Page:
The act of an insolvent debtor who pays one or more creditors the full amount of their claims or a larger amount than they would be entitled to receive on a pro rata distribution.
For example, a debtor owes three creditors $5,000 each. All three are equally entitled to payment, but the debtor has only $12,000 in assets. Instead of paying each creditor $4,000, the debtor pays two creditors in full and pays the third creditor the remaining $2,000.
The COMMON LAW does not condemn a preference. Some state statutes prescribe that certain transfers are void—of no legal force or binding effect—because of their preferential character. If a state antipreference provision protects any actual creditor of the debtor, the trustee in BANKRUPTCY can take advantage of it.
Bankruptcy law does condemn certain preferences. The bankruptcy trustee can void any transfer of property of the debtor if the trustee can establish the following:
- The transfer was "to or for the benefit of a creditor."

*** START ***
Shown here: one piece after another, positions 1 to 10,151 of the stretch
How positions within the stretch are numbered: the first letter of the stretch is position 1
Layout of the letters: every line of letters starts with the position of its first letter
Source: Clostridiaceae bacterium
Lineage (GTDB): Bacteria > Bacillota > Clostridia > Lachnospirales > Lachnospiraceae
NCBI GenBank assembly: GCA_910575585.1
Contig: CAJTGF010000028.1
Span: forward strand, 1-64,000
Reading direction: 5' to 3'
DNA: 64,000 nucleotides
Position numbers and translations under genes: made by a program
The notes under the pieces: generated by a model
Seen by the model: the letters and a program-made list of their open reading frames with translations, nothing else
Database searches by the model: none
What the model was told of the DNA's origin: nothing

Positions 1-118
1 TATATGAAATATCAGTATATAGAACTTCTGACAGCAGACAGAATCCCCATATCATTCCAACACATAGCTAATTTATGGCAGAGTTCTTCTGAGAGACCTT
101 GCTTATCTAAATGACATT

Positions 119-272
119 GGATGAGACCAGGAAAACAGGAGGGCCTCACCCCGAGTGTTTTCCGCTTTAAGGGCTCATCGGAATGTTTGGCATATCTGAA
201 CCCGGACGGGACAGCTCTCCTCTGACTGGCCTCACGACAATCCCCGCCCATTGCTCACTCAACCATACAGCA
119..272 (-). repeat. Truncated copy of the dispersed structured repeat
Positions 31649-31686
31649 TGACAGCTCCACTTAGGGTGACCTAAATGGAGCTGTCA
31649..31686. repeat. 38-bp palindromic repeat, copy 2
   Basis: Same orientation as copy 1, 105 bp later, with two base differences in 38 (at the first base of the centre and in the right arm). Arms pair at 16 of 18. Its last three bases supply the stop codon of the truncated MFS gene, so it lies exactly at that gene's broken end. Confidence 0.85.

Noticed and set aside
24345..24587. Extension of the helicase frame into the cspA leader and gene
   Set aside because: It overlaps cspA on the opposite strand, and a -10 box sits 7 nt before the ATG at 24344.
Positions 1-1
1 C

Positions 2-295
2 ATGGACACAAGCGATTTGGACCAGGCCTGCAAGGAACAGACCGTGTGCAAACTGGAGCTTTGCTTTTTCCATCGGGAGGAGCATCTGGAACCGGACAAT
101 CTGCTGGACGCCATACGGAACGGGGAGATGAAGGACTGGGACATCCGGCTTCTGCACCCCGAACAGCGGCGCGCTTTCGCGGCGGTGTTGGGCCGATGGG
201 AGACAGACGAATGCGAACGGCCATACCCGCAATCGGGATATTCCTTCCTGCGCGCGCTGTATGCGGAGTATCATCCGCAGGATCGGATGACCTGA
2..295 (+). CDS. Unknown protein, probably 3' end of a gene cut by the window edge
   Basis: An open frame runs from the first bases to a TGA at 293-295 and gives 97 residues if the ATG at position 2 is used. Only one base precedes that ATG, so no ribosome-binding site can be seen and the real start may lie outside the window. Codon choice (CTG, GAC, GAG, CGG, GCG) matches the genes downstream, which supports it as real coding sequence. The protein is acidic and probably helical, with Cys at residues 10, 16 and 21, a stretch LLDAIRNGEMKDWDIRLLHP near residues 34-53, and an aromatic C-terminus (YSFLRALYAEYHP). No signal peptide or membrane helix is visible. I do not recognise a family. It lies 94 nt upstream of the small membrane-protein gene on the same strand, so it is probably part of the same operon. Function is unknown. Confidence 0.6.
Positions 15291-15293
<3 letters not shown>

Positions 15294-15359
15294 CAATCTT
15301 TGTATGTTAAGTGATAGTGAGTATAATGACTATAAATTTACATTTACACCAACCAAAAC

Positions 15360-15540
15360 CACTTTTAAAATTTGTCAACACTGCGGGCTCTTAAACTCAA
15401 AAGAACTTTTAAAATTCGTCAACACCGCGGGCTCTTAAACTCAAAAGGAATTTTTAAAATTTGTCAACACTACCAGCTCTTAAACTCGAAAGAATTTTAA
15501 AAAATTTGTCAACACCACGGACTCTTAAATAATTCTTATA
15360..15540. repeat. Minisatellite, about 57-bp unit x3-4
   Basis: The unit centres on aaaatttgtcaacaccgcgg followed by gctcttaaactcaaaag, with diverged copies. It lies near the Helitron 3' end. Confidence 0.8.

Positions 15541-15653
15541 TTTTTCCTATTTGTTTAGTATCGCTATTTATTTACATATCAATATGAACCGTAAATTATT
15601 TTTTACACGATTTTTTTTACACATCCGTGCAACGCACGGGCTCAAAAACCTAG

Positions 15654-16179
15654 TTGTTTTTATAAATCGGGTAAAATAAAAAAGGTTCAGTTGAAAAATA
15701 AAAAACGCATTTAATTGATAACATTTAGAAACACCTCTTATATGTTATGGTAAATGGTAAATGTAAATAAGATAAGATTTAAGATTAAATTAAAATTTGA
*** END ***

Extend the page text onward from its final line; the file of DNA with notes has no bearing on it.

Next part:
- The transfer was made for or on account of an "antecedent debt"—that is, a debt owed prior to the time of the transfer.
- The debtor was insolvent at the time of the transfer.
- The transfer was made within 90 days before the date of the filing of the bankruptcy petition or was made between 90 days and one year before the date of the filing of the petition to an insider who had reasonable cause to believe that the debtor was insolvent at the time of the transfer.
- The transfer has the effect of increasing the amount that the transferee would receive in a liquidation proceeding under chapter 7 of the bankruptcy law (11 U.S.C.A. § 701 et seq.). 11 U.S.C.A. § 547.
Other statutory provisions, however, create exceptions; if a transfer comes within an exception, the bankruptcy trustee cannot invalidate the transfer even though the aforementioned five elements exist.